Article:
Women played an important role in persuading men to join the army. In August 1914, Admiral Charles Fitzgerald founded the Order of the White Feather. This organisation encouraged women to give out white feathers to young men who had not joined the army.
After war was declared, the Women's Social and Political Union (WSPU) began negotiating with the British government. On the 10th August the government announced that it was releasing all suffragettes from prison. In return, the WSPU agreed to end their militant activities. Some leaders of the WSPU such as Emmeline Pankhurst, Christabel Pankhurst and Annie Kenney played an important role as speakers at meetings to recruit young men into the army. Others like Sylvia Pankhurst and Emmeline Pethick-Lawrence were opposed to the war and refused to carry out this role. These women used their efforts to bring an end to the war and played an active role in organisations such as the Women's Peace Party.
The British Army began publishing posters urging men to become soldiers. Some of these posters were aimed at women. One poster said: "Is your Best Boy wearing khaki? If not, don't you think he should be?" Another poster read: "If you cannot persuade him to answer his country's call and protect you now, discharge him as unfit."
The Mothers' Union also published a poster. It urged its members to tell their sons: "My boy, I don't want you to go, but if I were you I should go." The poster added: "On his return, hearts would beat high with thankfulness and pride."
Baroness Emma Orczy founded the Active Service League, an organisation that urged women to sign the following pledge: "At this hour of England's grave peril and desperate need I do hereby pledge myself most solemnly in the name of my King and Country to persuade every man I know to offer his services to the country, and I also pledge myself never to be seen in public with any man who, being in every way fit and free for service, has refused to respond to his country's call."
After an absence from England of about two and a half years, spent mainly in Paris, Miss Christabel Pankhurst has returned. Speaking on behalf of the Women's Social and Political Union she said: "We feel the best thing we can do is to try and put the case to others as we women see it ourselves. The people of this country must be made to realise that this is a life and death struggle, and that the success of the Germans would be disastrous for the civilization of the world, let alone for the British Empire. Everything that we women have been fighting for and treasure would disappear in the event of a German victory."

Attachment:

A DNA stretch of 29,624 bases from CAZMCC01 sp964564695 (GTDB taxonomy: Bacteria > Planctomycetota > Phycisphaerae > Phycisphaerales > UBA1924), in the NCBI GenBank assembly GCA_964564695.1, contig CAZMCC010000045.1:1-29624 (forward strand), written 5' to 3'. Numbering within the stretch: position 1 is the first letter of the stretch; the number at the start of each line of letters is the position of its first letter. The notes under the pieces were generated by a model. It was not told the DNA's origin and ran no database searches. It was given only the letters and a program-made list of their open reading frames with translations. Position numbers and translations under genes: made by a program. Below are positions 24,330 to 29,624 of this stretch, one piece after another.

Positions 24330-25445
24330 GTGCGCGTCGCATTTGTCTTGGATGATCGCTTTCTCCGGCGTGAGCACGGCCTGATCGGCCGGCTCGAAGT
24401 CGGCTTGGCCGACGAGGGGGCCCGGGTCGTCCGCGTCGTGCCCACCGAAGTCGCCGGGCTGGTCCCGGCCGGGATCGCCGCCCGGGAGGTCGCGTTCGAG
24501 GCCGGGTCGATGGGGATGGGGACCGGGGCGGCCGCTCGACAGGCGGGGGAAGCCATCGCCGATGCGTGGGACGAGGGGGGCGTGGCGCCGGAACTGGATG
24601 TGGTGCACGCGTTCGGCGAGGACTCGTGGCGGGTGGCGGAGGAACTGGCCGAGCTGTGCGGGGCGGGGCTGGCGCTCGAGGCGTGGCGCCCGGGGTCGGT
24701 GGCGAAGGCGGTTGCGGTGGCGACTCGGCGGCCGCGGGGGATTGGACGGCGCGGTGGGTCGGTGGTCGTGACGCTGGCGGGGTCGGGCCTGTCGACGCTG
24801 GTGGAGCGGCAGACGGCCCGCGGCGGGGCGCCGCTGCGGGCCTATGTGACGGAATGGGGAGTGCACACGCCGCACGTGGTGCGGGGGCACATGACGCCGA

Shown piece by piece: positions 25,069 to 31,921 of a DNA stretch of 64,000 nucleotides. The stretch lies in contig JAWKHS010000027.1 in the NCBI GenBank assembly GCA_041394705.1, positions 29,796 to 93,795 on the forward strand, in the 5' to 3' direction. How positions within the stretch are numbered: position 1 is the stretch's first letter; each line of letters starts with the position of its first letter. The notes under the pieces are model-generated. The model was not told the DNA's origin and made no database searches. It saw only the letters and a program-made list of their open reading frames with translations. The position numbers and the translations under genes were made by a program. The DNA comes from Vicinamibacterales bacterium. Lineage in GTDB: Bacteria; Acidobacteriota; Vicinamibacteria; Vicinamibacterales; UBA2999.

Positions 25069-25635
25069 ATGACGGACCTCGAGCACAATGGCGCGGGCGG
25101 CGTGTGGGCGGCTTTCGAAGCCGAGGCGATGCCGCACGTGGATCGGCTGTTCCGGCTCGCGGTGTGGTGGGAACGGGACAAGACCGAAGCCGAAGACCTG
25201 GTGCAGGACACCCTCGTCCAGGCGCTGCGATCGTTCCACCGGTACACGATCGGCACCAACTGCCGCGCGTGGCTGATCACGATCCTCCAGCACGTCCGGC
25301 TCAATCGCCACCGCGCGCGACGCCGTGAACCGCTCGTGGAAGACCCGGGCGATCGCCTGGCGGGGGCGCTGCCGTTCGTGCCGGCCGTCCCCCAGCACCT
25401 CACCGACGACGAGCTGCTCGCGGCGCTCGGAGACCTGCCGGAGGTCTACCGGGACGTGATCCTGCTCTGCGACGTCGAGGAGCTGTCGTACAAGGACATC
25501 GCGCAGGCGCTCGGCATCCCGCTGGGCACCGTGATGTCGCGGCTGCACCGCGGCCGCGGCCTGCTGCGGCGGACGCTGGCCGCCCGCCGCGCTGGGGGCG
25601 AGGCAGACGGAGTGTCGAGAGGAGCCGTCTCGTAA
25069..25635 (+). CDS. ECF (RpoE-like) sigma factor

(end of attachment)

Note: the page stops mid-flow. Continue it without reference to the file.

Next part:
Miss Christabel Pankhurst celebrated her return tonight by addressing a big meeting in the London Opera House and making a sound recruiting speech. There could not have been more amazing proof of the complete change brought about by the war than the use by Miss Pankhurst of such phrases as the following:
"In the English-speaking countries under the British flag and the Stars and Stripes women's influence is higher. She has a greater political radius, her political rights are more extended than in any other part of the world. I agree with the Prime Minister that we cannot stand by and see brutality triumph over freedom."
This last remark startled her followers into laughter such as greets a particularly bold piece of repartee.
Miss Pankhurst occasionally fell, as if by force of habit, into the sarcastic vein, and then her followers felt they were on familiar ground.
It was obvious that the Christabel Pankhurst who has come back radiant from exile is not quite the same lady as she who fled to France so long ago. For one thing she seemed to have lost a good deal of her fluency of speech; for another the whole tone and temper of her speech were so entirely different, and there seemed to be no more reason that it should have been made on a Women's Social and Political Union platform than on any other. The anger and indignation which used to be turned against the Government she now directed against Germany, for in Germany she thinks women's position is the lowest and most hopeless. She ended with a vigorous appeal to the men to go and join the army, her argument being that militant women ought to be able to do something to rouse the militant men.